Richard Ha writes:
Wally Ishibashi and I gave a briefing to the Hawai‘i County Council Energy Committee yesterday. We are co-chairs of the Geothermal Working Group, which submitted its final report in time for this legislative session. Wally briefed them on the Working Group report, and I briefed them on the four Peak Oil conferences that I have attended.
People testifying commented about public safety such as evacuation plans and gas emissions, as did council members. As co-chairs, Wally and I are strongly in favor of addressing safety issues. Nothing is more important. The Working Group suggested streamlining procedures, but never at the expense of public safety.
Although the working group was not required to abide by the sunshine law, Wally and I believe in transparency, so we operated in the spirit of that idea as we worked on the Geothermal Working Group report.
We’ve had about 25 meetings with the community and we strongly believe that we must continue to "talk story." The discussion must start from the ground up, and we encouraged the council members to arrange opportunities for us to engage their constituents.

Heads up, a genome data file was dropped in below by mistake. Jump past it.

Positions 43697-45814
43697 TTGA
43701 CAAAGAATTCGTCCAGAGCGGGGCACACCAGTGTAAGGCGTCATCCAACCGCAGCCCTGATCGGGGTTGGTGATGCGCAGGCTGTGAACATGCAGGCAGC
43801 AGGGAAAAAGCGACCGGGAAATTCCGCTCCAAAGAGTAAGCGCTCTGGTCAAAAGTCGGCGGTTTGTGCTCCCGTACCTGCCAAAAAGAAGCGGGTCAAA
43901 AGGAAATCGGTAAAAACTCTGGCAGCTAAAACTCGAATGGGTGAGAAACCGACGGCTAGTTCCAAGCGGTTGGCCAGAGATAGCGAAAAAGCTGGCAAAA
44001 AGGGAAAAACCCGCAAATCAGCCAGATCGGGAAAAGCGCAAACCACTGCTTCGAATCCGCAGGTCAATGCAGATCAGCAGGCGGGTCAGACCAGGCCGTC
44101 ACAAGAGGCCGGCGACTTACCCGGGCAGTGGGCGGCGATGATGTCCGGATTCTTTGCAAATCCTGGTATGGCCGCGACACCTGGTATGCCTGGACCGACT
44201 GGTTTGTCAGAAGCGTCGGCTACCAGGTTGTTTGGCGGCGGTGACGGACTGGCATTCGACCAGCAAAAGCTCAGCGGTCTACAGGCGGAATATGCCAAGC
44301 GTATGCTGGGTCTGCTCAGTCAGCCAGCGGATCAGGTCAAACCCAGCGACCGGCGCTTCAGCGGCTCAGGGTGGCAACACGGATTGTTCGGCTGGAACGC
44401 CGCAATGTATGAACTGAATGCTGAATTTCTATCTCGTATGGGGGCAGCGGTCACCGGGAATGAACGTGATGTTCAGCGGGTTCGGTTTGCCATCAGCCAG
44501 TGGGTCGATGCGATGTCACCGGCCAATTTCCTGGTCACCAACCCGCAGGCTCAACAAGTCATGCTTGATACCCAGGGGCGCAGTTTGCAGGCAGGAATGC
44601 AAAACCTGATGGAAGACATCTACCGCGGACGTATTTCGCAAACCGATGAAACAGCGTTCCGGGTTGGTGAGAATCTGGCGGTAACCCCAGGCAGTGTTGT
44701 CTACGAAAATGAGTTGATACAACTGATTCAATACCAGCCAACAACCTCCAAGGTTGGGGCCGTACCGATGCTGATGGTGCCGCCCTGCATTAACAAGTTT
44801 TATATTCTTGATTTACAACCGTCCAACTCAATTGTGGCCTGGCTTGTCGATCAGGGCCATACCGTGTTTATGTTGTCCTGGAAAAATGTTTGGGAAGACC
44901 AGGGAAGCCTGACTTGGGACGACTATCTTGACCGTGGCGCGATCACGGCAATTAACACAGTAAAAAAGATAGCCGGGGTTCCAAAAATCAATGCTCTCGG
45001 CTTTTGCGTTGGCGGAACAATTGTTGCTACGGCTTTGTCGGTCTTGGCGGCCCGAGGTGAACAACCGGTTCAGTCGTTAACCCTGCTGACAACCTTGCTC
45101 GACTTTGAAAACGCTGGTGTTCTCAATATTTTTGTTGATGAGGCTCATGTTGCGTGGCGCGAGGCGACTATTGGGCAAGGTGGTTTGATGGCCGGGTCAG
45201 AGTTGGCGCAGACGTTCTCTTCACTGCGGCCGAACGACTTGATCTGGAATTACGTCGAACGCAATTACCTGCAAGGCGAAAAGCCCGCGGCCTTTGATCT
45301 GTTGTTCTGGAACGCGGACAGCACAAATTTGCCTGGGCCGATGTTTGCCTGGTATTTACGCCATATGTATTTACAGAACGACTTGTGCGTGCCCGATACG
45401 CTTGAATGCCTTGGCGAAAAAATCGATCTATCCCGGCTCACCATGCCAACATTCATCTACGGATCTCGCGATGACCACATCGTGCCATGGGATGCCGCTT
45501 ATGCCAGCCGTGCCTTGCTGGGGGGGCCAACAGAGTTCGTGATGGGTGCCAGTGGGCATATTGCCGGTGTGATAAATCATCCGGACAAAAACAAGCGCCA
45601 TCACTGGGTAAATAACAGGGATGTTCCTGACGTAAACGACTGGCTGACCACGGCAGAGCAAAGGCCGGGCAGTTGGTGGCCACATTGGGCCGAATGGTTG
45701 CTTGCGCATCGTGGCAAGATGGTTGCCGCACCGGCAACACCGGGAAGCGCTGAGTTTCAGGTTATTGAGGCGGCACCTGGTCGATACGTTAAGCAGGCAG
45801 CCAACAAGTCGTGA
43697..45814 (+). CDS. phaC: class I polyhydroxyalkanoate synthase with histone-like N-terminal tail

The council members expressed support for energy independence, and for geothermal in particular. They are very aware of the vulnerability we face because we are located in the middle of the Pacific, where we rely on fossil fuels to sustain most of our lifestyle. It is about safety: physical, economical and societal safety.
I shared my perspective after having attended four Peak Oil conferences. The most significant thing that has changed recently is that the price oil is now being driven by increasing demand, rather than abundant supplies. For the past 150 years, it has been driven by abundant supplies.
That’s why we now have oil that costs $100 per barrel, even in a recession. If world economic activity increases, the price will go even higher. The changes that will come from this will be profound, and the effects will have human consequences. The rubbah slippah folks understand this clearly.
I offered my opinion that we do not have the luxury of waiting 10 years. I think that we may be lucky to have five years to make meaningful change. It is clear that we are moving too slow in terms of safeguarding the well-being of our people.